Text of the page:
someone in the neighborhood.  But in many other instances a child is kept isolated because the family fears
the reaction from other members of the community.  Children in some communities are kept shackled in
windowless storerooms, hot household courtyards or dark attics for weeks, months or years, often with
little or no interaction, even by those within the household.  Next door neighbors may not know of the child’
s existence and family members across town may be told that the child has long since died.

Abuse by support staff within the home – Parents and caretakers of disabled children must often call
upon informal networks of family, friends and neighbors or formal networks of in-home nursing and
attendant care to help with child care, rehabilitative or medical support.  

In such instances: Physical, sexual, verbal and emotional abuse may take place by caregivers without the
parent’s knowledge or while the parent is away.

Parents may be aware of or suspect abuse, but feel there are no alternatives to help with the care of the
disabled child and thus be unwilling to admit, confront or cancel the services they receive.  

Barriers to intervention: Social service and child advocacy agencies may be aware that a disabled child is
the victim of violence or neglect, but choose to keep that child in the household because there are few or no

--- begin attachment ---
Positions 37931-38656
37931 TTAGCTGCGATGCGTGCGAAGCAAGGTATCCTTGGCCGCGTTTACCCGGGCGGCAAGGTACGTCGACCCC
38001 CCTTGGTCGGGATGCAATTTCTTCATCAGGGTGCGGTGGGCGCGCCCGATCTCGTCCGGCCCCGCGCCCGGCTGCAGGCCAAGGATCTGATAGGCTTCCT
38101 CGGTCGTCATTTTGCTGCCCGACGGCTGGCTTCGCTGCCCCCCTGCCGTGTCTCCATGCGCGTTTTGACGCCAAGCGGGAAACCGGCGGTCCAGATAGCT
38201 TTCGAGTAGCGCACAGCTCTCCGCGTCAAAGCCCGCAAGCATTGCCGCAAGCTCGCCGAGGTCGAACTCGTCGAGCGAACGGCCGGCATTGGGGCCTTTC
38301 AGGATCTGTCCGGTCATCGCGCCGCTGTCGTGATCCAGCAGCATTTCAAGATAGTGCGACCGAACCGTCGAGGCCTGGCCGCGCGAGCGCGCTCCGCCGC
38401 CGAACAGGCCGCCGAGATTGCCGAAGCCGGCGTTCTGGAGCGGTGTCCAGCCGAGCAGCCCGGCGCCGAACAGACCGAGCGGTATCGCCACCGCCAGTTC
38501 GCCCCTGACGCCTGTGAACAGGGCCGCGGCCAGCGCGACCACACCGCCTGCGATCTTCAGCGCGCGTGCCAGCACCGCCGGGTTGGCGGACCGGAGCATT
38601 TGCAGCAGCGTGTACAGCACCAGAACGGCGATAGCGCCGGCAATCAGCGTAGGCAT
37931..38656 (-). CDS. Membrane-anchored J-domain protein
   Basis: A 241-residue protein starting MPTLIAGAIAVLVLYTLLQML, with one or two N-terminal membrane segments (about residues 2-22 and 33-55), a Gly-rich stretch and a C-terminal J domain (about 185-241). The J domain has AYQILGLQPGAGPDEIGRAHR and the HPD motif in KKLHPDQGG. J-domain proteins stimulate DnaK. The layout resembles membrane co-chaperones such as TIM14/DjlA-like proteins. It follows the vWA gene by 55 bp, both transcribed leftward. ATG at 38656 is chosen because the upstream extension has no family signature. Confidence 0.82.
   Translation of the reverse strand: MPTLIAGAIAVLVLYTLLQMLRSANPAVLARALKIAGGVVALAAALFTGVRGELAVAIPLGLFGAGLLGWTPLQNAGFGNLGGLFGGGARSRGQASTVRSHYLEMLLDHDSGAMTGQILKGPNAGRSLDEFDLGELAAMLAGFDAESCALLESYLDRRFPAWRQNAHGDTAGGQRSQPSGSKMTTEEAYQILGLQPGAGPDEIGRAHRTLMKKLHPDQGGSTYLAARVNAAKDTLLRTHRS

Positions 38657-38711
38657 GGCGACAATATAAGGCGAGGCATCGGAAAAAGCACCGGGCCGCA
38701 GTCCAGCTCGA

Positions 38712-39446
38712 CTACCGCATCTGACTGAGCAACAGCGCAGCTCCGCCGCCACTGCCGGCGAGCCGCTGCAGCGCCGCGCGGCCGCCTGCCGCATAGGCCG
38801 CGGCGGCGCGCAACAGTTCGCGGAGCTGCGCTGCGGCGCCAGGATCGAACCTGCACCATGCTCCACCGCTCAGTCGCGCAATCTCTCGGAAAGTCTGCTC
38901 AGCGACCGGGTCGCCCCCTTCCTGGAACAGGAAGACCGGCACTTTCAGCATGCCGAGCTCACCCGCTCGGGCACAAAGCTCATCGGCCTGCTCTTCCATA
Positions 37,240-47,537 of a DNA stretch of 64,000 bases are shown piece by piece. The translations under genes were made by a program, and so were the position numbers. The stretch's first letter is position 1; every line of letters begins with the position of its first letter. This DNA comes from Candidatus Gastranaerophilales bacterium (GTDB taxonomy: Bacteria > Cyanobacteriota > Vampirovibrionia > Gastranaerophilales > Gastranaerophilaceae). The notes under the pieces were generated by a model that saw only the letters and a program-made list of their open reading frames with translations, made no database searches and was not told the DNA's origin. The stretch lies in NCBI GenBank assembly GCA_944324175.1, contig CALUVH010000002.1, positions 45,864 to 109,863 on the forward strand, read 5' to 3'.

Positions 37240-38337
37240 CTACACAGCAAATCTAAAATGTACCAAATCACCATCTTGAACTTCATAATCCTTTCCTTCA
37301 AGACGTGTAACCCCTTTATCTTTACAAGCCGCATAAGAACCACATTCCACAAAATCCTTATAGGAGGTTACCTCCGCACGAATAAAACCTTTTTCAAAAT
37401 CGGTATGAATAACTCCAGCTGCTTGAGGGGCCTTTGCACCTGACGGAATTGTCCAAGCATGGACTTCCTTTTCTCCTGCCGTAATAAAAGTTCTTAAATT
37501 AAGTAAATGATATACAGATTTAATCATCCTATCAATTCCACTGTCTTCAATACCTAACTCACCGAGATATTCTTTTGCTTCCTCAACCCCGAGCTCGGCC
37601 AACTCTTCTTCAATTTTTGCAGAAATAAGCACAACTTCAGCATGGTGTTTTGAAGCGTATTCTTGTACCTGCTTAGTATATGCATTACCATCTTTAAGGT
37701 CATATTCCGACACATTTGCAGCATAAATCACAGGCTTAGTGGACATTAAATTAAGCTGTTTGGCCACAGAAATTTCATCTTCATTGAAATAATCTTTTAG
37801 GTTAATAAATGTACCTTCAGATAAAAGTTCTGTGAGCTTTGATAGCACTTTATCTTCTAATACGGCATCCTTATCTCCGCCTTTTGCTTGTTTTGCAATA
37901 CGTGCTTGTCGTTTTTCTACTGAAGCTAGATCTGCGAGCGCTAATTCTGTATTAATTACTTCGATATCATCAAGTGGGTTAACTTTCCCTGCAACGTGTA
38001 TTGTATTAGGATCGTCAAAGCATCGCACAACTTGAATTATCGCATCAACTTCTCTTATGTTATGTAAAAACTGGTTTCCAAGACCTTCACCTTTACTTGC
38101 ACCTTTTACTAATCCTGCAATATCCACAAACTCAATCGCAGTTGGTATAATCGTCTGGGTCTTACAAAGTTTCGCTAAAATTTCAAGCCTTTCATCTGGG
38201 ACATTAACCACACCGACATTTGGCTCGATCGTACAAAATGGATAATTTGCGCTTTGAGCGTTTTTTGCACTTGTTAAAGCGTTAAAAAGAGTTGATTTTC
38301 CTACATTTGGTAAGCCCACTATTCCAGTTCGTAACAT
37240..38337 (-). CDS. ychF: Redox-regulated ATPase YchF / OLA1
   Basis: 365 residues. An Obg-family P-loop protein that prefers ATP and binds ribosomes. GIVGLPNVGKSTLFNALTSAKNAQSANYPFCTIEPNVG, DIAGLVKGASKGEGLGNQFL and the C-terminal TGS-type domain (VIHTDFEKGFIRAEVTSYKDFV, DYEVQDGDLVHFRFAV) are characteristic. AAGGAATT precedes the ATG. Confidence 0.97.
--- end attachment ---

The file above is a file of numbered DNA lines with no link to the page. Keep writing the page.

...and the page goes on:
alternative foster care or safe, temporary residential care facilities that are disability accessible or willing to
take in a disabled child The response of disabled children themselves to on-going violence within the home is
dictated by a number of factors. They may be:

•        Unaware that the abuse and neglect is unacceptable – in part because unlike the non-disabled child,
they have little contact with others outside the household.
•        Be aware that this type of behavior is unacceptable, but be unable to physically contact or
communicate with individuals outside the household who could help them
•        Be aware that this type of behavior is unacceptable, but fear loss of relationship with care giver or
family member.   While this is an issue for many children in violent households, for disabled children
dependent on their abusers for physical care, communication with the outside world or other disability-
specific concerns, these issues are more complex.
•        Be aware that this type of behavior is unacceptable, seek to alert authorities, but are not listened to or
believed.

Violence in Educational and Custodial Settings

Millions of disabled children around the world spend part or all of their lives in institutional settings, be it in
schools within their communities, disability-related residential schools, institutions or hospitals, or in the
criminal justice system.  In all cases, being disabled increases and compounds their risk for becoming
victims of violence.

Non-residential schools:  Sadly, victimization of disabled children in school can begin even before the child
enters the schoolhouse door:

•        
Traveling to and from school:  Because educational facilities for disabled children are rare, many
children travel long distances to school.  Reports of physical and sexual abuse by those responsible for
transportation to and from school are common.  For example, a recent study in the United States reported